The developer of a $5 billion luxury project on Dubai’s World Islands has said the project will be completed by 2026.
The Kleindienst Group, which is behind The Heart of Europe, said the first phase of the project will be completed by the end of this year and will include the handover of almost 50 floating “seahorse” villas.
The entire development includes palaces with private beaches, hundreds of smaller villas and apartments, hotels, as well as floating “seahorse” villas on the six-island cluster, situated four kilometres off the Dubai coast.
The project has been much delayed over the years, not least due to the Covid-19 pandemic.
However, the man overseeing the project is confident an actual end date is in sight, after the first property on the project, the Cote d'Azur Monaco Hotel, opened to the public at the start of the year.
“We had several challenges that led to delays but thankfully we are through and starting to see openings,” said Josef Kleindienst, chairman of the Kleindienst Group.
“We had the soft opening of our first hotel at the start of the year and we have more than 70 properties currently under construction.
“The first phase of those will be made available to tourists by the end of the year. Everything will be completed by 2026.”
Mr Kleindienst, speaking on the closing day of the Arabian Travel Market, which was held at Dubai World Trade Centre this week, declined to say how much the floating villas were likely to cost.
However, a quick glance on propertyfinder.ae shows the floating seahorse villas on sale for a little less than Dh22 million each.
The project, once completed, will also hold 16 hotels as well as “palaces” with private beach access.
“We have a lot of demand for the floating villas,” he said.
“It’s a unique product and people are always interested in something new.”
He said 48 of the floating villas will be handed over by the end of this year.
So far, the company has sold more than 70 of the floating villas, with most buyers coming from Saudi Arabia, followed by Emiratis and UAE residents, according to Mr Kleindienst.
He was confident the project would prove a success, particularly with the local market.
“It will be popular with people who live here because they can just walk across the street with their luggage and check in,” he said.
“It means you can have that holiday experience without having to go the airport and experiencing the hassle that comes with flying.
“We are the perfect location for a staycation as it will be easy to get away from the city and come here.”
Each of the hotels that will be built on the project will have a different theme, he added, pointing to the party vibe of the recently opened Cote d'Azur Monaco Hotel, which is for adults only.
The project has attracted its fair share of scepticism over the years, with many wondering if it would ever open.
However, Mr Kleindienst said the hotel alone was already attracting huge numbers at weekends, proving there is an appetite.
“We had 1,370 guests last Saturday alone,” he said.
“We were almost overwhelmed with the challenge of having so many people on one day on the island.”
The project has certainly attracted its fair share of attention since it was first announced in 2003, before being handed over to the developers in 2008.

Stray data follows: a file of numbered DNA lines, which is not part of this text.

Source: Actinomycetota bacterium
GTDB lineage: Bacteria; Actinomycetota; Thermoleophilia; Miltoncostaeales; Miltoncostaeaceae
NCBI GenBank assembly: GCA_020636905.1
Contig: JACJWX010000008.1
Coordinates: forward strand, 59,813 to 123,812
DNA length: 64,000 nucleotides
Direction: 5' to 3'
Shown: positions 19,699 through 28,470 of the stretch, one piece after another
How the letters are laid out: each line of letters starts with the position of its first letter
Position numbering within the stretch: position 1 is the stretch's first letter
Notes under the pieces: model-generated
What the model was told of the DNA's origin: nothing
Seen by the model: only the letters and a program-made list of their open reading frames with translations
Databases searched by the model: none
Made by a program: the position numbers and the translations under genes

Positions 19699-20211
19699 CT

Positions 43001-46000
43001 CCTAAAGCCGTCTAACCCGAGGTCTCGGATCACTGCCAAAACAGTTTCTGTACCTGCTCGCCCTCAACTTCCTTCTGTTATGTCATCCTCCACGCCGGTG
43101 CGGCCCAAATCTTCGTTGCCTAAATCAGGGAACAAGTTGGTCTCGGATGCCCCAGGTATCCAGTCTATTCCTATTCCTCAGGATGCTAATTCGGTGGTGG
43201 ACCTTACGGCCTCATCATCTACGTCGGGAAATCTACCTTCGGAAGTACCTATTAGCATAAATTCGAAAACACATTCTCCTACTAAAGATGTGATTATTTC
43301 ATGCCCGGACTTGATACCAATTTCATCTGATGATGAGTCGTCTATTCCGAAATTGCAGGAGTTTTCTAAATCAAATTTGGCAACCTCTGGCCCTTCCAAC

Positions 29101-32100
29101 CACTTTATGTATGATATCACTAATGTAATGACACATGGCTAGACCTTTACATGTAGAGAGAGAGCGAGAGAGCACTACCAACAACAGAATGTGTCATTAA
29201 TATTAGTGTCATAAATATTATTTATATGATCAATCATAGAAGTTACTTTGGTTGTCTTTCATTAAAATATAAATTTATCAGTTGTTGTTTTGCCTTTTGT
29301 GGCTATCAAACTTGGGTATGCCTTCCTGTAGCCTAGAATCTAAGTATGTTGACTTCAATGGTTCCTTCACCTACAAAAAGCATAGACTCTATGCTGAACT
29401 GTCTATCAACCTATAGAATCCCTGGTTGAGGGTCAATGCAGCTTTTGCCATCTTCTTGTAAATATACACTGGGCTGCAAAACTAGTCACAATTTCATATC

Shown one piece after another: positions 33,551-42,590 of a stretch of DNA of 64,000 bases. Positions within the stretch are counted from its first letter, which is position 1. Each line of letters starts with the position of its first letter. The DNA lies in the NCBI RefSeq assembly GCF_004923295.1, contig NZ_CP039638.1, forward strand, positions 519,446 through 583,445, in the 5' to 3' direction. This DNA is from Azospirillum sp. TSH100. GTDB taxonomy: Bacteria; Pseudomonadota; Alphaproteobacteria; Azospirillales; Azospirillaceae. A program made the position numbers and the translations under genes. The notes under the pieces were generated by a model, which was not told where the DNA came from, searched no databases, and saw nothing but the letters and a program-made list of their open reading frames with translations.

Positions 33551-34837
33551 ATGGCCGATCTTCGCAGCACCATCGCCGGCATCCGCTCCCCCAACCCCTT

It attracted publicity in 2018 when it was reported that one of the floating villas had sunk into the sea, near the Burj Al Arab.
However, Mr Kleindienst insisted it was an events platform that had fallen into the sea.
The same year saw US actress Lindsay Lohan unveiling plans on Instagram to build a themed resort, Lindsayland, at the World Islands.
The post received more than 20,000 likes before being deleted.
Another jewel in Dubai's crown?
Property experts, however, have said it had the potential to be another jewel in Dubai’s crown.
“Floating villas would bring a unique and luxurious option to Dubai’s property offering,” said Wassim Abdallah, head of off-plan and investments with real estate firm Better Homes.
“Such innovative and exclusive offerings often attract high-net-worth individuals and investors seeking distinctive and prestigious properties.
“There is always high demand for sea facing property in Dubai, whether it’s a villa or an apartment, even more so if it’s located on the island.”
The delays in the project's completion will have an impact, he said, but not necessarily an overly negative one.
“It’s true that delays have slightly reduced the interest of clients in the local market but there was always high demand from international clients,” he said.
“They are amazed by the uniqueness and are prepared to wait in order to be part of it.”
Simon Baker, managing director with Haus & Haus Real Estate, suggested the project would continue to create excitement, but a cautious approach would be wise given the delays involved so far.
“When any innovative or ultra-modern new development launches in Dubai, it causes a ripple of excitement and grabs the interest of global buyers,” he said
“However, from an insider’s point of view it’s always better to wait and see before speculating too much on a long-delayed project.
“There’s always an appetite for island destinations — not just in Dubai but internationally. They offer a sense of exclusivity and well-being that’s hard to beat.”
Key interest was likely to come from markets including Russia, China, India, the UK and throughout Europe, he added.